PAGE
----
BREWER, Maine — A Bangor firefighter wearing a cold-water survival suit and rescuers in an inflatable boat saved an 18-year old Holden man who had jumped from Interstate 395’s Veterans Remembrance Bridge and fallen at least 50 feet into the icy Penobscot River on Wednesday.
The young man, whom authorities declined to identify, was deeply fortunate to survive the fall and grasp a bridge pylon at mid-river long enough for the scrambling rescuers to save him, said Stephen McCausland, spokesman for the Maine Department of Public Safety.
The man was conscious and speaking in the water and as firefighters carried him up a steep embankment and placed him in a Brewer ambulance. He was transported to Eastern Maine Medical Center in Bangor, and he is expected to survive, McCausland said.
“It’s very cold out there today with the wind blowing, the water temperature very cold, and the ice flowing downriver,” Bangor Fire Chief Thomas E. Higgins said in a joint Bangor-Brewer press conference after the incident. “This was a very serious situation for this person and we knew time was of the essence.”
Higgins and Brewer Public Safety Director Jason Moffitt praised Bangor and Brewer police and firefighters, Maine game wardens, marine patrol officers, state police and a helicopter — possibly from the Maine Forest Service — who rushed to the bridge after state police Sgt. Bernard Brunette reported the man’s jump at about 1:35 p.m.
A member of the state police commercial vehicle enforcement unit, Brunette was literally driving by the man’s car thinking it had stalled on the bridge when he saw the man jump. Brunette immediately radioed for help, McCausland said. Other passing motorists called 911.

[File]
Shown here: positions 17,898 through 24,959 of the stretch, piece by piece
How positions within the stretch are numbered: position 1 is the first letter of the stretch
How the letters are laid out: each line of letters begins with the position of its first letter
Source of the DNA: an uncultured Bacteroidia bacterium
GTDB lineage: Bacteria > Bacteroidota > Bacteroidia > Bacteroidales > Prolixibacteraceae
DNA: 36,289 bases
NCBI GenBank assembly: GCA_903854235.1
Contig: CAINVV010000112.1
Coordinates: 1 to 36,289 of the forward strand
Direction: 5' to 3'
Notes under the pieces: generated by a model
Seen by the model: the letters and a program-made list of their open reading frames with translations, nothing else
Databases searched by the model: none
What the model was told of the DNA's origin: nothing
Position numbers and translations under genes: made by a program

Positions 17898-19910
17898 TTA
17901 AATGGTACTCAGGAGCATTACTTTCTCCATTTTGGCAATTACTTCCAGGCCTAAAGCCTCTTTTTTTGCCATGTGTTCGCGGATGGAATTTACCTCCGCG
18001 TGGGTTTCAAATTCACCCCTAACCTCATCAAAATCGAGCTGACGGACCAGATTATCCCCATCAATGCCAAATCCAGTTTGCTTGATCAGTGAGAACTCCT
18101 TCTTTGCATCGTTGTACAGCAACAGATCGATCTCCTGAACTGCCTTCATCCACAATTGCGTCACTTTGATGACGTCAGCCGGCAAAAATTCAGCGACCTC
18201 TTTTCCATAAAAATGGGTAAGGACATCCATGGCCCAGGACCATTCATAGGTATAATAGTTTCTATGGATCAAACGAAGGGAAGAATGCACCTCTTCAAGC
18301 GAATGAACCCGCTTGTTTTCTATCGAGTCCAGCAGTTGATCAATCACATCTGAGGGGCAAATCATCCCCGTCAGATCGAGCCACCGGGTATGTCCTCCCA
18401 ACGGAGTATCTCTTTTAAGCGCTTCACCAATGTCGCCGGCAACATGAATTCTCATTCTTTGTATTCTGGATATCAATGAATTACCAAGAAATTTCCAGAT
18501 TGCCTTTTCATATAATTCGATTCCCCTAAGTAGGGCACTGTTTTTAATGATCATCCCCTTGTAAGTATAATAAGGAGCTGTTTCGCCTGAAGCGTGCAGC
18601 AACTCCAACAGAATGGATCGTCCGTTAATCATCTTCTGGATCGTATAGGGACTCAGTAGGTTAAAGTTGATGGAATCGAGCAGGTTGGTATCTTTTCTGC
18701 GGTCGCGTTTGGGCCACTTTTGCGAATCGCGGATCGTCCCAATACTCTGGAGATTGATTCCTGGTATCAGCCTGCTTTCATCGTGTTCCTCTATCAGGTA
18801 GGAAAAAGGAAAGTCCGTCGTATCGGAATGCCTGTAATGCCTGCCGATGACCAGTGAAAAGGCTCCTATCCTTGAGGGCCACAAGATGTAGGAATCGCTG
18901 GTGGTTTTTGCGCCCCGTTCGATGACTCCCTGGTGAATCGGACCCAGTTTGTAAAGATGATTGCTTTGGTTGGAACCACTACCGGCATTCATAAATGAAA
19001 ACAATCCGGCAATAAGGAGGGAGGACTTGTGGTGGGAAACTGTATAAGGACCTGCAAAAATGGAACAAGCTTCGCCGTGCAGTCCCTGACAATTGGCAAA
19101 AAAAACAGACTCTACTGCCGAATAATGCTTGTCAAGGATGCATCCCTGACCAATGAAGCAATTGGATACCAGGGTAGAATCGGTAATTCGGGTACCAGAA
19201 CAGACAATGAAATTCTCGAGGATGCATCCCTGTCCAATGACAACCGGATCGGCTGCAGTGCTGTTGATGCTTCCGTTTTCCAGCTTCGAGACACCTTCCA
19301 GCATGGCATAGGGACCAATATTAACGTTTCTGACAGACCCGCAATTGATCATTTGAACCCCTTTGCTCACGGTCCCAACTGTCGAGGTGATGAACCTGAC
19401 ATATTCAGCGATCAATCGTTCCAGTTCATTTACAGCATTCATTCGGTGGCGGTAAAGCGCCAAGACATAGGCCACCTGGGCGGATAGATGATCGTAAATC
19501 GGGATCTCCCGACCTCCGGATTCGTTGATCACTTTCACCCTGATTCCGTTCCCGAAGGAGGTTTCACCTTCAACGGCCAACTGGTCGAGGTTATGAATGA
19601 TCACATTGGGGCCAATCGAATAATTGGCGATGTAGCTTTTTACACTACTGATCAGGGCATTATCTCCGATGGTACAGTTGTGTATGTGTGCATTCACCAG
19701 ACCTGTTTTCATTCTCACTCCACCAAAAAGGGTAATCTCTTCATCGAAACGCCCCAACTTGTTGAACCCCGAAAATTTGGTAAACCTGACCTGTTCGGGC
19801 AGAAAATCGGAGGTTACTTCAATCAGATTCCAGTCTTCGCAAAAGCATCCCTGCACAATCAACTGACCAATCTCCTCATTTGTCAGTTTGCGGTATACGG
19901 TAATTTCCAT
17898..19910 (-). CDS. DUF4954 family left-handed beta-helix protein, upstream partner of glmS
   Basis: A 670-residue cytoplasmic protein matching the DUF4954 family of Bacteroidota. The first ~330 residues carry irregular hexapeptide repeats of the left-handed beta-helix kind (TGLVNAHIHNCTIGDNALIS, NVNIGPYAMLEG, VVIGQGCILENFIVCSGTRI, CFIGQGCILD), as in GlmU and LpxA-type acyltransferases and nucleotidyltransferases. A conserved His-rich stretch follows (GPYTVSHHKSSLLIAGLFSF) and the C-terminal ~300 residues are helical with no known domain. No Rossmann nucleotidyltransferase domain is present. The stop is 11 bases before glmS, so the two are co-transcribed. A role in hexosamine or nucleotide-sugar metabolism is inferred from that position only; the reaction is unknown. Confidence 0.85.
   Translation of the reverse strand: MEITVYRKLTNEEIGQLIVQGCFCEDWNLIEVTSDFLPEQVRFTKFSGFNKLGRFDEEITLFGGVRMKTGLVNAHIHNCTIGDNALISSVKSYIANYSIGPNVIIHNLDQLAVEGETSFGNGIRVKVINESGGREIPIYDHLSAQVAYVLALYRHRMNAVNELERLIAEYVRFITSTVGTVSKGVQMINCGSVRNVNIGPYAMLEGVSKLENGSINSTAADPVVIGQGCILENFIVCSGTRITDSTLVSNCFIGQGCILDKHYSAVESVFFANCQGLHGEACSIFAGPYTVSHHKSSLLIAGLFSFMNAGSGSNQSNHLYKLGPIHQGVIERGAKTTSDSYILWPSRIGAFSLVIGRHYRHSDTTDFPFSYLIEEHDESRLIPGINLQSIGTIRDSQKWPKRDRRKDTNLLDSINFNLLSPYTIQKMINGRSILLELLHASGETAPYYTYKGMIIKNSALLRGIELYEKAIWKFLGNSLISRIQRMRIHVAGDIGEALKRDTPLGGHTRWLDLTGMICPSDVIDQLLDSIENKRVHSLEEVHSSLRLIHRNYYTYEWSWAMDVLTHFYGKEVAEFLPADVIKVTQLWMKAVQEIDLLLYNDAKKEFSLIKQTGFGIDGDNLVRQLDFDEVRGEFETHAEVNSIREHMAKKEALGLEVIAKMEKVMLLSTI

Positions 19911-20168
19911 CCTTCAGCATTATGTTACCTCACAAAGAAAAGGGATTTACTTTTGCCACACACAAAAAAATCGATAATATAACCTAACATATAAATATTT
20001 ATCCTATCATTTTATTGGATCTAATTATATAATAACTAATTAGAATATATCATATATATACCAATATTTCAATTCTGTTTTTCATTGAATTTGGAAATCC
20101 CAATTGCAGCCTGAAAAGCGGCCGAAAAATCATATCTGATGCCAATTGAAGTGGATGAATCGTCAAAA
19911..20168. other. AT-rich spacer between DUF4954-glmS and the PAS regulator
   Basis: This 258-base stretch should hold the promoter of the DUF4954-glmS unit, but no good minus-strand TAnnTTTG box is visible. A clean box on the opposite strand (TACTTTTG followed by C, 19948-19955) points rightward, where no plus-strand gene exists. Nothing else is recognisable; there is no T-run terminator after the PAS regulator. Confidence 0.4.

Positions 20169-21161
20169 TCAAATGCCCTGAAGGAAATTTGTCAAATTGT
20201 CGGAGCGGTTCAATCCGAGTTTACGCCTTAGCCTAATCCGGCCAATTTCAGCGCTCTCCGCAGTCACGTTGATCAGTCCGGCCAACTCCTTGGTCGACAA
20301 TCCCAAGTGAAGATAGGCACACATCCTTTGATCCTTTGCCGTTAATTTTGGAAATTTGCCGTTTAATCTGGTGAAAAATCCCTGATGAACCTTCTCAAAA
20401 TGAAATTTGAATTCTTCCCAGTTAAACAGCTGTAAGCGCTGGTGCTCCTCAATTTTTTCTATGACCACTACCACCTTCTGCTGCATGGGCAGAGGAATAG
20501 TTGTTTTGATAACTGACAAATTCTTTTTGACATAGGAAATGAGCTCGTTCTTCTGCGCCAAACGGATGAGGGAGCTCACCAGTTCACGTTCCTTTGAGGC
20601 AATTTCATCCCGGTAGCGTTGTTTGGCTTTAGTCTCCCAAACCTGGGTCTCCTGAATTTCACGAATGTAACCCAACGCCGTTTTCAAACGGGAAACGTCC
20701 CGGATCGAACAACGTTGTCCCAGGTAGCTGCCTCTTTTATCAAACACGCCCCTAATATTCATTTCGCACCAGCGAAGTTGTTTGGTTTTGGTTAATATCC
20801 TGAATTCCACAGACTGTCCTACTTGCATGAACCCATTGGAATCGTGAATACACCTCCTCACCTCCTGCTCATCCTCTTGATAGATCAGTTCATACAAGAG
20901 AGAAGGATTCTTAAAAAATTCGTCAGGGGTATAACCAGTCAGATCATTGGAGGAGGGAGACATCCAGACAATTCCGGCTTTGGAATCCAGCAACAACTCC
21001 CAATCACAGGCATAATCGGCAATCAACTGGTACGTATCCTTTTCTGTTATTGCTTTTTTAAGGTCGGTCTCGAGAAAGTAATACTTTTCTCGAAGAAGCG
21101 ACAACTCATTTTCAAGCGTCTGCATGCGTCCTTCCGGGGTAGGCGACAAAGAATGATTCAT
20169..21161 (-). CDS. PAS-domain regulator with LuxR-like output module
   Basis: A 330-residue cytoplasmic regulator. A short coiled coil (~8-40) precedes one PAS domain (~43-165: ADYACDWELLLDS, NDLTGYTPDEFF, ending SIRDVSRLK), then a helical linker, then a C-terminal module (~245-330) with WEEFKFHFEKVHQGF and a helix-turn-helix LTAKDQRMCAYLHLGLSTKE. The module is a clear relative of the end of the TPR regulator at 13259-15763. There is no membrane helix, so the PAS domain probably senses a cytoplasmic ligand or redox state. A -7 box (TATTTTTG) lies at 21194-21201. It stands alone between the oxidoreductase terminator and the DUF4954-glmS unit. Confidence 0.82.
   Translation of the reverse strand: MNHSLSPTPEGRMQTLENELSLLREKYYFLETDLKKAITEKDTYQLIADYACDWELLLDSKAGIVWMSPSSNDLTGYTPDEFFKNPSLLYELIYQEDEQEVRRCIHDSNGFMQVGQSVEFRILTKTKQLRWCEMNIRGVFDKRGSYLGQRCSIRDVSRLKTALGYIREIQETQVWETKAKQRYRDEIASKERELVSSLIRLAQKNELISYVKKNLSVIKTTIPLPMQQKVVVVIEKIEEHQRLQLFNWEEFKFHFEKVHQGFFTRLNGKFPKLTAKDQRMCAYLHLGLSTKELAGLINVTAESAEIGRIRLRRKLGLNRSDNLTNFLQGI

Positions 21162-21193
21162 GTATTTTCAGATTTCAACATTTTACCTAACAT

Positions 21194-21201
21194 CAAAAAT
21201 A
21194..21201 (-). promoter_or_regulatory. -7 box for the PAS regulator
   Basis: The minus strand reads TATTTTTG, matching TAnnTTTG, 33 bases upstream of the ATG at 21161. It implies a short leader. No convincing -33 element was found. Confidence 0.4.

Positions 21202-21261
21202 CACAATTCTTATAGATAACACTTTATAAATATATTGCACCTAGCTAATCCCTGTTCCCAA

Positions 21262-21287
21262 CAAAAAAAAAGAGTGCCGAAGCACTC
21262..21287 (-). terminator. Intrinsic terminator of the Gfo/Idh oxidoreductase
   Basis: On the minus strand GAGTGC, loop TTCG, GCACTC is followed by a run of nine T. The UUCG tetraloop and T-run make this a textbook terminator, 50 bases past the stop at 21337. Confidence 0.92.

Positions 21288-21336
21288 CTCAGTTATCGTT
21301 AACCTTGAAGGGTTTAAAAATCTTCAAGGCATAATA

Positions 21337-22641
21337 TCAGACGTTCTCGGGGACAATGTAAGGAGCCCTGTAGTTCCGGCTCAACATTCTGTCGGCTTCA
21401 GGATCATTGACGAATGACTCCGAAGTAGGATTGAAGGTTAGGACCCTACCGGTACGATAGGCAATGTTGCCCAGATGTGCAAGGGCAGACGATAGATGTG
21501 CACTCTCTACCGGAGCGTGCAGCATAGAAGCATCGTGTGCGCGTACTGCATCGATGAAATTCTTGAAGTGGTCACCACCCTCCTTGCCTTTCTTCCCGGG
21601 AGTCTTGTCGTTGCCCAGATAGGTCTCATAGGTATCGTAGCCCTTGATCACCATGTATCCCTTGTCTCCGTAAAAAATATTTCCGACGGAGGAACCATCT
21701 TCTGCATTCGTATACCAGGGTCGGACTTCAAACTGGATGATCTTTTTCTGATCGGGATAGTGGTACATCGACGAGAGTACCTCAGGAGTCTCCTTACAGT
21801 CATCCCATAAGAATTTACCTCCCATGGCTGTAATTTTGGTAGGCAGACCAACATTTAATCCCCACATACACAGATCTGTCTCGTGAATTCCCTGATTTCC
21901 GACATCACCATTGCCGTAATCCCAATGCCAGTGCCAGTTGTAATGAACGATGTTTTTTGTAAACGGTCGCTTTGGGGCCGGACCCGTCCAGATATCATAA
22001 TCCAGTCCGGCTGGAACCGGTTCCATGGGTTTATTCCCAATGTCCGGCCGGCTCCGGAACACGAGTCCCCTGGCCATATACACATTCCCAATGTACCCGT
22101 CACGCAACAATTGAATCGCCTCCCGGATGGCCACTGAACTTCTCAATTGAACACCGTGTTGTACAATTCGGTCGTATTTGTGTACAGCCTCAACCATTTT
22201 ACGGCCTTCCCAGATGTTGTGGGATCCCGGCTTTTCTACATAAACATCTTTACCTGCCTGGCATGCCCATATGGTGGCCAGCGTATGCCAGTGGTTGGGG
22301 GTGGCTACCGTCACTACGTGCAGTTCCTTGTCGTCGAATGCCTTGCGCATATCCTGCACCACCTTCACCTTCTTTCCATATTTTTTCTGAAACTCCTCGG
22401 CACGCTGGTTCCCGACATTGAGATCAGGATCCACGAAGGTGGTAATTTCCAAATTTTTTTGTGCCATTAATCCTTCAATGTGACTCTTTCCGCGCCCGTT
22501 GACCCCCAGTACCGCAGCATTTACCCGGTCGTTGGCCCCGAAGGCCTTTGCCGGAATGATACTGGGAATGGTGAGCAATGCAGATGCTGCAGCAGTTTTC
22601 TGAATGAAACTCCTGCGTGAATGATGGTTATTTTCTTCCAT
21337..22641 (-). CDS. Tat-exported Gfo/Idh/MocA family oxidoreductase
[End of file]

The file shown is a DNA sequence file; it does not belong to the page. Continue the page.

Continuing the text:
Rescuers found the man and were in the water by 2 p.m. and had him ashore by 2:12 p.m. — a fast response, Higgins said, given the time it took for them to get to the scene, find the man, suit up, rig a safety line and get through the ice and snow along the shoreline. Several police atop the bridge shouted and pointed down to the man in the water as he hung onto the pylon.
Firefighters were considering swimming the man back through the river when the rescue boat arrived. Speaking immediately after the incident, Higgins and Moffitt said they weren’t sure of the name of the on-duty Bangor firefighter in the survival suit or which department’s rescue boat carried the victim and his rescuers to shore.
At least two other craft were en route, Higgins said.
“This was a very difficult rescue, a very dangerous rescue,” Moffitt said. “These guys did a tremendous job. They responded very, very quickly and this individual is very lucky to have made it to this point.”
Good communication between dispatchers and both cities’ police and fire departments, Higgins said, is critical to saving time and lives. Responders often battle conflicting location reports and need to determine the best place to get into the river and get to victims quickly. The fact that this incident occurred at low tide and that rescuers entered from the Brewer side of the river, over a large mudflat, made a significant difference in this case. Less helpful were the strong winds, driving snow and bitter cold weather.
Moffitt said the quick response and rescue times were “amazing for this time of year, with the lack of access to the river” caused by snow and ice.
About 40 rescuers responded, Higgins said.